Other posts in this series:

Abortion Argument 1: If abortions are illegal, we will have women dying from back alley abortions.

Abortion Argument 2: If you are so Pro Life, why don’t you care about the kids who are born into families who don’t want them?

Abortion Argument 3: It’s my body, my choice! The life of the mother is more important than the potential life of a fetus.

Abortion Argument 4: It’s not really a child. It’s not a human being yet, just a bunch of cells/tissue. It’s not a person.

Frankly, this is the weakest argument for abortion, in my opinion. It is tied to the 3rd argument in this series in that it seeks to strengthen the notion that a woman has control over her body, and anything inside it.

Pro choice advocates will sometimes admit the fetus is “human” but not a human being. The unborn child is human like any part of a body is human, but it isn’t a person yet. They point to historical views of pregnancy, which might not consider a fetus as  person before “quickening”, where the baby moves. Of course, with modern medicine, we know much more about the development of the fetus in pregnancy.

They may say that since the child is inside the mother it can’t be defined as a different person from the mother. An article from the Pro Choice Action Network website states (among other things):

Besides the capacity to experience emotions, we generally think of personhood as possessing the qualities of intelligence, self-awareness, and moral responsibility.

Fetuses do not share these characteristics. On a more practical level however, the term “person” is really a legal and social construction. Persons enjoy legal rights and constitutional freedoms, such as the right to assemble, travel, protest, speak, and believe as they wish. Persons have birth certificates and social security numbers. Persons earn income, pay taxes, and vote, or they are registered dependents of those that do. Under this definition, it is an indisputable fact that fetuses are not persons. They are literally incapable of exercising legal personhood in any meaningful way. Although you could call a fetus a “potential person,” a potential person cannot have personhood rights either, in the same way that a 6-year old cannot obtain a driver’s license just because he’s a potential 16-year old. Potential persons have only potential rights, not actual rights.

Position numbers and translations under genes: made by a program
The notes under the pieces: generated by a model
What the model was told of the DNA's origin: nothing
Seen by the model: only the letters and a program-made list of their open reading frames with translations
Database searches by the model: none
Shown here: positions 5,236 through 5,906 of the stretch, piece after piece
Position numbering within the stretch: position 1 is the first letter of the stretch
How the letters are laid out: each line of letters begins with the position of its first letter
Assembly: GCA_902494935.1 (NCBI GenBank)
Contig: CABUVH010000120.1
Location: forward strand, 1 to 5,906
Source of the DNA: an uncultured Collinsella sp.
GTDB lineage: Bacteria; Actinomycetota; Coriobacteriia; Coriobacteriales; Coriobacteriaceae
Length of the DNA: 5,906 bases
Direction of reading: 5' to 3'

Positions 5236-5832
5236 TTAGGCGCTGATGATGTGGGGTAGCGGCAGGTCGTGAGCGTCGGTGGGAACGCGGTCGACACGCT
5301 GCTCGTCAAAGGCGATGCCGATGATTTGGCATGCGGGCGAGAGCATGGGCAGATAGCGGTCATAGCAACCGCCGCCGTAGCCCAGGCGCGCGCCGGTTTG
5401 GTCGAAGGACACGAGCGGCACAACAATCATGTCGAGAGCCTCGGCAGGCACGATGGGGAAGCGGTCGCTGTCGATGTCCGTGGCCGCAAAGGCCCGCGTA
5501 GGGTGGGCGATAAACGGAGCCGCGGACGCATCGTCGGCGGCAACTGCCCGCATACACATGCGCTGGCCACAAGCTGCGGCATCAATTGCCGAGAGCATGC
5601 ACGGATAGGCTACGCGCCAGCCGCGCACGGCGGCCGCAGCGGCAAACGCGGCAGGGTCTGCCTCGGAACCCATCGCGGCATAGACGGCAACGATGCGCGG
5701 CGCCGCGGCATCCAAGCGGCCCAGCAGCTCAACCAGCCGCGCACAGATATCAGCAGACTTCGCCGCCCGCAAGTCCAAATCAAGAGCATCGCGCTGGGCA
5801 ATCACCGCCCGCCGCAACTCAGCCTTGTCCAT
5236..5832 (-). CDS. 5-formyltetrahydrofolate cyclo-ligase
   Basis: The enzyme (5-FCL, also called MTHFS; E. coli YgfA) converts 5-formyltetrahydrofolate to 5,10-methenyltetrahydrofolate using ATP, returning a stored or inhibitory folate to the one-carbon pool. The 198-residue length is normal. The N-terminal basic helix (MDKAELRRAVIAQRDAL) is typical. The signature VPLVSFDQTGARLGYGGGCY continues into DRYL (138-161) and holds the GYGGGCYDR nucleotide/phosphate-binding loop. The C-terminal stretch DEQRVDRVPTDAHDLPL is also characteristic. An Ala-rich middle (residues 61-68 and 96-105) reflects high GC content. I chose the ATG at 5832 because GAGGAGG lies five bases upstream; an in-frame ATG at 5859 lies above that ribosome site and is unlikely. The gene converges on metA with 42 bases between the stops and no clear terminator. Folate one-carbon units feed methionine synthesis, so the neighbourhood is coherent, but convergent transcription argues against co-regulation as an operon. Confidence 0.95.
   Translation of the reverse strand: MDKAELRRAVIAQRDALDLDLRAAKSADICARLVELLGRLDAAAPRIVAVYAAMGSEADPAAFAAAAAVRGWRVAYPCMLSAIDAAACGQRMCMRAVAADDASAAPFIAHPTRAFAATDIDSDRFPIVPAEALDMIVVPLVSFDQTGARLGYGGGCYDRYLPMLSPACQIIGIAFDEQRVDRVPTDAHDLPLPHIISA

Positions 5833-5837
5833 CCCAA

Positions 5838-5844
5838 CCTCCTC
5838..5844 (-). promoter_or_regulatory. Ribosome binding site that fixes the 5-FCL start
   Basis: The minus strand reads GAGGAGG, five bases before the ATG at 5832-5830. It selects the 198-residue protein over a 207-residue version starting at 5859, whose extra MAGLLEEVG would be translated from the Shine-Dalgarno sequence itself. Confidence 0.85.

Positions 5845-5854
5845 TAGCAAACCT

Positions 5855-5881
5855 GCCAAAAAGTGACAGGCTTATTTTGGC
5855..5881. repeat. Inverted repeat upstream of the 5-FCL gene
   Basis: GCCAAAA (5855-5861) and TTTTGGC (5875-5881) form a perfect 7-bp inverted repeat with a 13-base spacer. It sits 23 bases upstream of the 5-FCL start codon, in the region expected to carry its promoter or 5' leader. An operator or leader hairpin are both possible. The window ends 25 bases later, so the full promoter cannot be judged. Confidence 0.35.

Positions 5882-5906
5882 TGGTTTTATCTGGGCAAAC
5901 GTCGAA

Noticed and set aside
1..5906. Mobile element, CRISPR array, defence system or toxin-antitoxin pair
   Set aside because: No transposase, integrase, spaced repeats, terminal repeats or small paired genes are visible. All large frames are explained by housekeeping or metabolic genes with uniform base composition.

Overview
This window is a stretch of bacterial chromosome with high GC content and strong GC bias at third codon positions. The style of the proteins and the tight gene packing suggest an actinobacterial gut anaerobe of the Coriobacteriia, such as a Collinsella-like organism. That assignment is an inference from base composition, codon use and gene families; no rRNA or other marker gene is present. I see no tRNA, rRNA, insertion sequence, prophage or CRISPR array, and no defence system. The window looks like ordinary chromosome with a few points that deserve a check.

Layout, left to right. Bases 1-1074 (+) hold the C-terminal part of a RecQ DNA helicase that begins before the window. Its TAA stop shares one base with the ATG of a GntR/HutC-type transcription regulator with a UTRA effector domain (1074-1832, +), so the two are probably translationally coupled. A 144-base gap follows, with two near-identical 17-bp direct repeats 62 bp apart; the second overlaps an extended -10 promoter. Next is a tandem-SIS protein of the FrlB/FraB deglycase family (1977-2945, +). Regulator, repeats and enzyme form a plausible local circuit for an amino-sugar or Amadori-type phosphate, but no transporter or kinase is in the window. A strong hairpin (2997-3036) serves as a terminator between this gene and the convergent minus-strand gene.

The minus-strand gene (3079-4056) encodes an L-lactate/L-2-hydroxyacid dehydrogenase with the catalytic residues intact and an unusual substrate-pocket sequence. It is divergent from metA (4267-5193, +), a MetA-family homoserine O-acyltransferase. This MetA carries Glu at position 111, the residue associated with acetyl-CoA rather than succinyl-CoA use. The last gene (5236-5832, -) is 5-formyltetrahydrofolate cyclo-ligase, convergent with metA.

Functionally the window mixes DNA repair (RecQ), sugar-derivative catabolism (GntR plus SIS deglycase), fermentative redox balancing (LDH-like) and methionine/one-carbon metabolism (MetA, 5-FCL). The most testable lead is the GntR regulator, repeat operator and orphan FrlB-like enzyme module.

When I read that the word “poppycock” comes to mind. In this article, the author asserts that pro life (anti-choice) people “beg the question” when they say that it is a scientific fact that the unborn fetus is a human being. But the author makes the exact same mistake here, when arguing that the legal status of an unborn child is defined by the inability to exercise the rights legally given to a person. If you can’t do the things that legal personhood allows you to do, then you can’t be legally a person.

Pro life people know that a fetus is not legally considered a person. We want that law changed. We know that fetuses can’t currently exercise the rights mentioned above. But does that alone mean they are not entitled to them?